In People v. Vallerga (1977) 67 Cal. App. 3d 847 [136 Cal. Rptr. 429], the Court of Appeal ruled that the trial court did not violate its sua sponte duty to instruct on a lesser included offense which was barred by the statute of limitations because the defendant could not be convicted of the lesser offense. (Id. at pp. 878-883.) Subsequently, our Supreme Court held that even though a defendant is constitutionally entitled to instructions on lesser included offenses, a trial court is not required to give sua sponte instructions on a time-barred lesser included offense because the defendant cannot be convicted of such an offense. (People v. Diedrich (1982) 31 Cal. 3d 263, 283 [182 Cal. Rptr. 354, 643 P.2d 971].)

Although instructive, Vallerga and Diedrich obviously differ from the case before us in that they address whether a sua sponte duty exists to instruct on a time-barred, lesser included offense. [3] Here, the issue is whether a court that is requested to do so must instruct, pursuant to Geiger, on a lesser related offense which is time-barred.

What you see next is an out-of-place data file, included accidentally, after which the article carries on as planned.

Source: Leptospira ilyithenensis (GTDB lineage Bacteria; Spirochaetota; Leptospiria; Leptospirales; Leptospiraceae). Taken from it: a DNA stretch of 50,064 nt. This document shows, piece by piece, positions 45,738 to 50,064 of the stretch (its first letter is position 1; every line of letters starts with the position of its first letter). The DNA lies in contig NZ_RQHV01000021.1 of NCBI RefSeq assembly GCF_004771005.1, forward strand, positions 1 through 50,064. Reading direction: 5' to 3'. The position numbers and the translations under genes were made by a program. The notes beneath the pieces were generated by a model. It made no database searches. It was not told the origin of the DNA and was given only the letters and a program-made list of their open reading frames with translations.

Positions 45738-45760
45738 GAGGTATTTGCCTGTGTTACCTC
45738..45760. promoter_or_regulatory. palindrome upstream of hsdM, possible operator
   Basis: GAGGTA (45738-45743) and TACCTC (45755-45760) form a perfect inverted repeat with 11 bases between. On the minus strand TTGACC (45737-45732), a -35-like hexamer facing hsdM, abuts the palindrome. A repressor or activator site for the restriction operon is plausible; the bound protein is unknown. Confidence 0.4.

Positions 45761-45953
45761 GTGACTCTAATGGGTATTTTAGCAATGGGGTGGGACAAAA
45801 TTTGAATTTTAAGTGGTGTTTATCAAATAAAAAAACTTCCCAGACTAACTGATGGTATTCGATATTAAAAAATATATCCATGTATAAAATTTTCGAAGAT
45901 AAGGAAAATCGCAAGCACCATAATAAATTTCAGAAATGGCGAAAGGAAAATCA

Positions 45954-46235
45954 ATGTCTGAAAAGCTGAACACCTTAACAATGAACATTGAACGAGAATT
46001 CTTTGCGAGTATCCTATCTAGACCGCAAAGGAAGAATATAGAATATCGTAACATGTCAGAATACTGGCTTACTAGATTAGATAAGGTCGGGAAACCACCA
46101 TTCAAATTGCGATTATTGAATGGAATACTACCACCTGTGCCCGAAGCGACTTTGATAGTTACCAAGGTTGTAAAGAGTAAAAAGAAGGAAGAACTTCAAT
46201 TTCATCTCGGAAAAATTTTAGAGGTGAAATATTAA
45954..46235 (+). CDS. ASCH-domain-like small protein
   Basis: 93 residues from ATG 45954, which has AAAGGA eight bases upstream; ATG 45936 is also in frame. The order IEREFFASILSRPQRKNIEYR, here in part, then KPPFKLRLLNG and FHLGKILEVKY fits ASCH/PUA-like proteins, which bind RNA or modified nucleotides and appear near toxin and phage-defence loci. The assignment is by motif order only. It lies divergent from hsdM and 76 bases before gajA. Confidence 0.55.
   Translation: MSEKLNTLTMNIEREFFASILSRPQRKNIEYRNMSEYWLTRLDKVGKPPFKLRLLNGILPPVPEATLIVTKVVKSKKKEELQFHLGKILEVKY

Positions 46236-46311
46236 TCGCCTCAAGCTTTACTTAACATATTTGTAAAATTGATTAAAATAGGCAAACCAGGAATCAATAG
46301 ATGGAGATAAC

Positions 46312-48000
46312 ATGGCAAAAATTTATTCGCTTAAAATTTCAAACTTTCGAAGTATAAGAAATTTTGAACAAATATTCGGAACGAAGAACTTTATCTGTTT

People v. Brice (1988) 206 Cal. App. 3d 111 [253 Cal. Rptr. 370] is the only case to deal with this precise issue. In Brice, the defendant was charged with murder and conspiracy to commit murder. Upon his request the trial court instructed the jury on the lesser related offense of accessory. The defendant was acquitted on the murder and conspiracy charges but convicted of accessory. On appeal, he contended his accessory conviction should be reversed because it was time- barred. The court agreed, rejecting the People's argument that defendant had waived the statute of limitations by requesting [12 Cal. App. 4th 1290] the instruction. Brice concluded that because the statute of limitations in criminal cases is jurisdictional, it cannot be waived. (Id. at p. 114.) It also rejected the contention that instructions on time-barred lesser related offenses are required by due process considerations. "Where the limitations period has expired as to a lesser crime the trial court properly declines to instruct the jury as to such offense." (Id. at p. 115.)